Trust your staff and give them room to shine
No-one goes in to fundraising because they are looking for a career in ripping people off and annoying them. Fundraisers are good people who want to change the world. Give them the room to come up with good, realistic plans and they will find a way to raise money that addresses the needs of your beneficiaries as well as being kind to donors.
It's not new research. Employees who are trusted, (who experience "collective felt trust") perform better. Their levels of customer service improve, their sales go up. This is taken from Trust that binds - Sabrina Deutsch Saloman 2003.
And yet in this last year, with all the press attention on charities, there has been no strong voice saying. "Wait a minute. These people know what they are doing. Let's see what they suggest."
In my 15 years' fundraising management experience, I have never line-managed someone who wanted to misrepresent the truth or hassle donors or prospects. Most of the training which I have received or given has been along the lines of teaching people that asking is good, because people like to be asked. People do like to be asked, if you get it right. But you can only get it right if you take the time to find out about them, find out what motivates them and approach them in an appropriate way which reflects their values and choices.
Obviously in the world of individual giving, where thousands of letters are sent out, this degree of personalisation is hard to do. It takes time and effort to record the individual preferences of donors and to make sure that you adhere to those when you are selecting your mailing lists for particular campaigns.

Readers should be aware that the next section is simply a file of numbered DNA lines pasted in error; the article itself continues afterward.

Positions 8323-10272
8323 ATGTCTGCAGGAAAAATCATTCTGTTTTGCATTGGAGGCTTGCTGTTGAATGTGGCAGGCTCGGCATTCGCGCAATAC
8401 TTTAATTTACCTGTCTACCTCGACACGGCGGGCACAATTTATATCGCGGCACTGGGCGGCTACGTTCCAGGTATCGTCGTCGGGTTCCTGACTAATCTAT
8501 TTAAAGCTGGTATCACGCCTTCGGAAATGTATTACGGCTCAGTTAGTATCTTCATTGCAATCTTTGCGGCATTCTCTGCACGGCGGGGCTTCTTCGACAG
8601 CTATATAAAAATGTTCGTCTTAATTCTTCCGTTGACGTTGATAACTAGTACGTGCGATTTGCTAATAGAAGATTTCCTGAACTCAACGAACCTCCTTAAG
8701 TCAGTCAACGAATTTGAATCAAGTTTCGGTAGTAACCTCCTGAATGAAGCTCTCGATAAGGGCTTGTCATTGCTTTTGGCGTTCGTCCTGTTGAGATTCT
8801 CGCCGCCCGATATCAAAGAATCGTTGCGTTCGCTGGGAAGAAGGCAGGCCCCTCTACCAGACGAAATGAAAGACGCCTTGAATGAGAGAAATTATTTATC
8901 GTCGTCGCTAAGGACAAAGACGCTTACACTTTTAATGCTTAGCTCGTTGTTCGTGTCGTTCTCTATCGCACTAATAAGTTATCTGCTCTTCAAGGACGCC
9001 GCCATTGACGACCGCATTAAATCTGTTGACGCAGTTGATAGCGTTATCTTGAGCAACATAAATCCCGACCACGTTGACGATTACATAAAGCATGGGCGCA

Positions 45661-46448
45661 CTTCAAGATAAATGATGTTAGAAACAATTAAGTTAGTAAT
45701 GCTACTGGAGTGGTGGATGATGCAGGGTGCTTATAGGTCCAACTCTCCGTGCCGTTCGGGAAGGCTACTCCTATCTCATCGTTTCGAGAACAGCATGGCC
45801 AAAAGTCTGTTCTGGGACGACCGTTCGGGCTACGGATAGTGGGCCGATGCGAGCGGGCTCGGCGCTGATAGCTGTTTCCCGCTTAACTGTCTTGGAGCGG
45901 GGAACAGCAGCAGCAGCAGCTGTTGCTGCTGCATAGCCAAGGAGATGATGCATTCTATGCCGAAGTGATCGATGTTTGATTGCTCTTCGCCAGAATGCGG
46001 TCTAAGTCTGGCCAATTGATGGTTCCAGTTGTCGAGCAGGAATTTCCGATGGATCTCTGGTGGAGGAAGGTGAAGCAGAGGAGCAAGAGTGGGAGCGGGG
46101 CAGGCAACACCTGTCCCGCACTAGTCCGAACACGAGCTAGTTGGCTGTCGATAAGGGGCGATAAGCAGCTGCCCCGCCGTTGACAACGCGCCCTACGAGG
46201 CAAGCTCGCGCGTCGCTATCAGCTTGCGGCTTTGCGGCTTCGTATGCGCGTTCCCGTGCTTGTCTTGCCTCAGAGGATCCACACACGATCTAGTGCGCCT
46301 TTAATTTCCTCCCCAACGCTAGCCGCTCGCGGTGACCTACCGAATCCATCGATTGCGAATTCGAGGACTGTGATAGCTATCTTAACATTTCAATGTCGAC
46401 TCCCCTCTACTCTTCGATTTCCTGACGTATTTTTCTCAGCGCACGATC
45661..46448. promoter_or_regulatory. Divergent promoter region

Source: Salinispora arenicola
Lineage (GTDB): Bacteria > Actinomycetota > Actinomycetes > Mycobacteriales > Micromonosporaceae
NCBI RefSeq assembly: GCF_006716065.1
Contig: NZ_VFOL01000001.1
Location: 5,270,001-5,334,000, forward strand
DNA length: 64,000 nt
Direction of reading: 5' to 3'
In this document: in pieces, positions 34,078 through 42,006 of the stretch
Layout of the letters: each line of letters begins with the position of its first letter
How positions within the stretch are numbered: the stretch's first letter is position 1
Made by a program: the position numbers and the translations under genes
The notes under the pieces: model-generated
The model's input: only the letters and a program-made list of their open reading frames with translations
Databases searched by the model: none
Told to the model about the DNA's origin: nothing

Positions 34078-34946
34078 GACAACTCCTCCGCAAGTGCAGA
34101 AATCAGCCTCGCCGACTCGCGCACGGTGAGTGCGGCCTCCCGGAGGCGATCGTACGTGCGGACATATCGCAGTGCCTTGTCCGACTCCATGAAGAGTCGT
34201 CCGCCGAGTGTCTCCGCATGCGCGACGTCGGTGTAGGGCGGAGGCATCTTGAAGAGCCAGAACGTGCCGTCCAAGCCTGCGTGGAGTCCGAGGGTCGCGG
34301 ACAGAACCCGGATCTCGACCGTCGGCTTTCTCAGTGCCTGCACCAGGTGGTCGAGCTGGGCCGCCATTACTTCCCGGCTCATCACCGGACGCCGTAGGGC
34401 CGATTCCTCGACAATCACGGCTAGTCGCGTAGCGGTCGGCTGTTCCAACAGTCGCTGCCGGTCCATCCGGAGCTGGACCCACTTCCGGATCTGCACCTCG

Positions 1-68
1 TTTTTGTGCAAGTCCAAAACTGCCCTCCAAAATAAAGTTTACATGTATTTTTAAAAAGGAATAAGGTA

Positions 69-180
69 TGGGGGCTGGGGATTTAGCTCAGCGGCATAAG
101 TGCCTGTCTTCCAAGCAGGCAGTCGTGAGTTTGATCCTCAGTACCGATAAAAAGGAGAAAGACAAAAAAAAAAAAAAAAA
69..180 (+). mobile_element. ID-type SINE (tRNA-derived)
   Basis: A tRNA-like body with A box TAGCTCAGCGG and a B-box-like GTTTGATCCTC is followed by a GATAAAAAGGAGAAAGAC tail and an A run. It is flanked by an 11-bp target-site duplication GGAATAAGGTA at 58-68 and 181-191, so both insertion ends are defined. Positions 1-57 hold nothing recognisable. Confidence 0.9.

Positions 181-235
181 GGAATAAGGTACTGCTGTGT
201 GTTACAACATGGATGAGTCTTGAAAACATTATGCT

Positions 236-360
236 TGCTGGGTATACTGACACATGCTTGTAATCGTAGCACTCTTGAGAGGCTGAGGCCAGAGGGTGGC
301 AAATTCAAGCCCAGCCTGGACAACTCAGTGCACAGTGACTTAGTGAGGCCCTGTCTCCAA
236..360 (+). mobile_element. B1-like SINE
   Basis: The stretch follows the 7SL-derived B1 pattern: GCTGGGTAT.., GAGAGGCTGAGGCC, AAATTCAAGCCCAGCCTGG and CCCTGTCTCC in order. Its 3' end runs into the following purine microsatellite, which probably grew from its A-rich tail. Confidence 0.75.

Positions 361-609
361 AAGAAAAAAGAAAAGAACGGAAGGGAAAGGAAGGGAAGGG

I have twice put in new databases in order to be able to record this type of information, but each time had to ensure that donors and prospects were only receiving information on those topics they had previously expressed interest in. In a smallish charity, fundraisers often know this information about people - who likes to do social fundraisers e.g. pub quizzes and who likes to do sporting ones. Who likes to send a cheque for £30 from time to time and who always sells the raffle tickets every year. It's how we capture this information and use it that is important. If we can do this well - and your fundraisers want to do it well (they don't like being accused of being money-grubbing heartless beasts either!), then we can make donors happy as well as charity trustees, by avoiding any of the needless upset and nasty press coverage of recent months.
So fundraisers aren't the bad guys here really. Try asking your team "If you wanted to be a better fundraiser, and by that I mean, make people feel more appreciated, thanked, and cherished as donors, what changes would you make?"
You may be surprised by some of the answers. There may be some fantastic ideas which emerge. I certainly know from my own experience that trusted staff who feel supported perform much better and are much more likely to keep donors happy than staff who are feeling under attack.
I know fundraisers want to make donors feel special. We want to have the stories at our fingertips of how their money and their support has changed people's lives. To be good fundraisers, we need that information, those stories, those impact measures to share with the world.
If we have these wonderful stories of change, the money will keep flowing and the goodwill will return.